Intentional communities are intrinsically idealistic. They’re based on a radical analysis of social problems and are an attempt to address them. They represent a personal desire to live in a way that feels more satisfying, but also the desire for a better society for all people.

IDS and others have done a huge amount of work over the decades to make the case that ‘participation’, understood as people engaging in society and in the decisions that impact their lives, is recognised as a right held by all.

Much progress has been made.

Each week, 21 high-street pubs shut in England, according to the Campaign for Real Ale (CAMRA), a group that lobbied for a 2011 law which protects former pubs from demolition or a change of use by requiring local people to be consulted first.

The $17.2 trillion banking industry is riding high in the current economy: Profits are up, new tax cuts are in, and the industry has more capital than ever before.

So why are the bankers so obsessed about the tax status of not-for-profit credit unions?

Last month, Dallas Robinson received an email from someone she didn’t know, asking if she would be open to receiving a large sum of money—with no strings attached. For once, it wasn’t spam. She hit reply.

Is it not perverse that Ivy League-educated white men from predominantly white male dominated institutions are able to accrue wealth by investing in African American women entrepreneurs — now that diversity is considered an asset, and the latest example of doing well by doing good — while the majority of African American women are excluded from building wealth through impact in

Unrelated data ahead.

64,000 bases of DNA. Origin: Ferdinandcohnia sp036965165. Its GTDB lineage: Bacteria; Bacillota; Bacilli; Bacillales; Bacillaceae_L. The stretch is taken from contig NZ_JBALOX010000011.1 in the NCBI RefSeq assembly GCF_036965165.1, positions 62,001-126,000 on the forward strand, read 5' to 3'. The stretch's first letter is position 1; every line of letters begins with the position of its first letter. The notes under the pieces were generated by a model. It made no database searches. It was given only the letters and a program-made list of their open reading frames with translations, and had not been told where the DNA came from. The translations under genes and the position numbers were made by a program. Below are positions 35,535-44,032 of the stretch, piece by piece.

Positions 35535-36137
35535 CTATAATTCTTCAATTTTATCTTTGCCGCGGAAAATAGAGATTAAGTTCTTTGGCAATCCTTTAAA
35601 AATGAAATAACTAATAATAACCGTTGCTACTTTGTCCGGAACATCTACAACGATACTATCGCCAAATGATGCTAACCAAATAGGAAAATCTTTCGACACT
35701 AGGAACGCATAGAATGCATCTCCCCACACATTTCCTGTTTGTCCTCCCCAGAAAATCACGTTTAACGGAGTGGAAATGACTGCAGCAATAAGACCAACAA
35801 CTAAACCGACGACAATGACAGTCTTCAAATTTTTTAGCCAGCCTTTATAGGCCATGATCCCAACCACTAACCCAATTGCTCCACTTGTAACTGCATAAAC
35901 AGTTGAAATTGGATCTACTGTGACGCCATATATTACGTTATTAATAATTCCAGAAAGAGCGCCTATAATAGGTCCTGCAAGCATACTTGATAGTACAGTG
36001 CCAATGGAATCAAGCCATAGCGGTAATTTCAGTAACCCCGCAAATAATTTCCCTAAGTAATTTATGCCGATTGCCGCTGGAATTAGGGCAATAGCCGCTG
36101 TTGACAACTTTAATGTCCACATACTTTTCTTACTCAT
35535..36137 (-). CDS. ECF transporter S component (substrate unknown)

Make no mistake: employee ownership is not some pie-in-the-sky, utopian scheme with no grounding in real-world economics. It is a reliable and time-tested model that is generating jobs and reinvigorating communities across the globe.

If you’re a boomer business owner planning for succession, you can’t afford to overlook the employee ownership option.


[W]e're seeing communities come together to meet their own needs by cultivating community gardens, sharing meals, supporting local businesses, running repair cafes and other workshops, and collaborating on neighborhood upliftment projects. 

Shared Capital seeks a diverse pool of candidates representing different backgrounds, cooperative experiences and geographic regions. Many different skills and expertise add value to our board, including knowledge and experience in cooperative governance, finance, lending, investing, law, marketing, member engagement, cooperative development and CDFIs. Most importantly we are looking for people who are committed to our mission and our work and able to participate fully on the board and at least one committee.


TA: Thank you for agreeing to talk to me. It would be great, to start, to hear a little bit about the history of your co-op, what you are trying to do and what your goals are for the future.


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